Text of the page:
The logical foundation of strength training is that we build muscle by lifting heavy weights. Itâ€™s an adaptation of the body similar to developing darker skin as an adaptation to intense sunshine. We call that adaptation a suntan. Stand in the shade and your tan does not get any darker. Lift an easy weight and your muscles donâ€™t get any stronger. Makes perfect sense.
So if you want todayâ€™s workout to build some new muscle you will need to lift a heavier weight than you usually do. A heavier weight than the last time you lifted. Or maybe if you lifted a weight for three reps last time you need to do four reps today. Something more intense. Something akin to brighter sunshine.
If your last workout was truly productive it stimulated some new muscle growth. If you waited enough time for that muscle to grow (like you have to wait for hair and fingernails to grow) then you should be stronger today. So when you return to the gym you should be able to lift a heavier weight or at least generate higher intensity (total weight / time).
Your last workout is inferior now. Itâ€™s like standing in the shade. You need more intensity today because you are a stronger person than you were during last workout. You are a new man.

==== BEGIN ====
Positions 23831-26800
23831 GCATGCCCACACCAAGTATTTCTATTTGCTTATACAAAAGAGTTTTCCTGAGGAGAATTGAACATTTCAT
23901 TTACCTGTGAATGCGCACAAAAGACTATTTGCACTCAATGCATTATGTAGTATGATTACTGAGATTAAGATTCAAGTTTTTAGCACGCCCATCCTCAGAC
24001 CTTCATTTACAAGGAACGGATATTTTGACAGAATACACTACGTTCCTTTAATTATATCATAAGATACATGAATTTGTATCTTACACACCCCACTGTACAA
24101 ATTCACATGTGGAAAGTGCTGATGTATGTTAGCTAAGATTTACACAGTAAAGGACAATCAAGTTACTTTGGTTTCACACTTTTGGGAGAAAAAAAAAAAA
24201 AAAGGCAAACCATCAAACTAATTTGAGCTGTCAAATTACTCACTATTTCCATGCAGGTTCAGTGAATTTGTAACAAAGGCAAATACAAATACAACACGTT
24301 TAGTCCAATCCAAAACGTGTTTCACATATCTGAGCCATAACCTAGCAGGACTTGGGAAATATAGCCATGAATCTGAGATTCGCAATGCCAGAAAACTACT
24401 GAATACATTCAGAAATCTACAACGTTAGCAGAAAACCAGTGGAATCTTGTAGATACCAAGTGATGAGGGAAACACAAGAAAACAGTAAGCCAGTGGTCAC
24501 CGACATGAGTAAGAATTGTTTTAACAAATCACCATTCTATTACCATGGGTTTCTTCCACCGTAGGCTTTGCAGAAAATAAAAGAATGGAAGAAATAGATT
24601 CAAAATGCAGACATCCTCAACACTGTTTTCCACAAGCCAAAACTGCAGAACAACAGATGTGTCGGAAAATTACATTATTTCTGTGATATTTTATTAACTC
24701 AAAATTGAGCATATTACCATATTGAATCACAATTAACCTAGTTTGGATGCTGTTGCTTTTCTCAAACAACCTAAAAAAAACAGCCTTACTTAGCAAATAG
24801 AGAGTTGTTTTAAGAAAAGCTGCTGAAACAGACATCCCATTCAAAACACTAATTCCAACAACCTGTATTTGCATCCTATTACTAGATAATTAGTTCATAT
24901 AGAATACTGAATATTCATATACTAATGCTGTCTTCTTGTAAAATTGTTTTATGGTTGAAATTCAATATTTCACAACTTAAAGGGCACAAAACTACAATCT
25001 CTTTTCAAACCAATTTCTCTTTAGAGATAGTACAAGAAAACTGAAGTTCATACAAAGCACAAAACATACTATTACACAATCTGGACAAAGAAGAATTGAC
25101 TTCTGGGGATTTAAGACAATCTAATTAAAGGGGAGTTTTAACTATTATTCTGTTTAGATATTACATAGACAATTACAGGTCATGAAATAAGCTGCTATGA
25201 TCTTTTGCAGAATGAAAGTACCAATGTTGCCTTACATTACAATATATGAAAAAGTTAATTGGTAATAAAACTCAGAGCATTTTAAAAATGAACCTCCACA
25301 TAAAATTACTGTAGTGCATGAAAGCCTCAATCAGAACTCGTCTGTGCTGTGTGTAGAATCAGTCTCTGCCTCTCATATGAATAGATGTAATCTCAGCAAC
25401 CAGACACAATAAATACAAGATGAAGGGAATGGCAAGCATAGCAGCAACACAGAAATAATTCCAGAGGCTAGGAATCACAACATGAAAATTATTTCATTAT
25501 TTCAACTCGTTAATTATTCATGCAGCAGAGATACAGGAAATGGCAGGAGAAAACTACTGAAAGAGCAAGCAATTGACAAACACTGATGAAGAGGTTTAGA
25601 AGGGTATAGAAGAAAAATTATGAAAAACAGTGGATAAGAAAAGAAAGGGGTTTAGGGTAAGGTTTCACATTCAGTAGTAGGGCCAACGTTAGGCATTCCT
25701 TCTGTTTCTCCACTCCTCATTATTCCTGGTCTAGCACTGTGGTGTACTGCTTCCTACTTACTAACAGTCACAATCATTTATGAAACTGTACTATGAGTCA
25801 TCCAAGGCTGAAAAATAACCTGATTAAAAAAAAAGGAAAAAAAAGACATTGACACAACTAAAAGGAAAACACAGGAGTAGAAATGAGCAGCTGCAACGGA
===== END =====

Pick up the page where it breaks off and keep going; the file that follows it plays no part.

No Two Workouts The Same
If every workout you perform is productive (and is there any reason it should not be?) then it causes new muscle to grow. If you have new muscle you are stronger. If you are stronger you should lift heavier weights more times. If you are doing everything right then every workout should be different than the last one. No two workouts should deliver the same intensity to a target muscle.
Of course, itâ€™s impossible to know if todayâ€™s workout is more intense than the last one if you donâ€™t take some basic measurement.
The fact is the first example is better by about 5% in terms of both momentary intensity and sustained intensity. This is something you canâ€™t just â€œfeel.â€ To know these facts you have to measure things.
The reason so much crappy advice gets circulated year after year in gyms, magazines and blogs about strength training is because nobody measures anything in the gym. So nobody gets proved wrong. Measurement cuts through the opinions and gets down to facts. What exercises deliver the most intensity to the triceps? What combination of weight and reps delivers more intensity?
When you measure you suddenly have facts instead of lore and opinion.
When you measure you can pre-engineer productive workouts.
When you measure you can become a new man.
What delivers the highest intensity?
1-Set? 2-Sets? 3-Sets? Strip sets?
Pyramid sets? Fixed sets? Timed sets?
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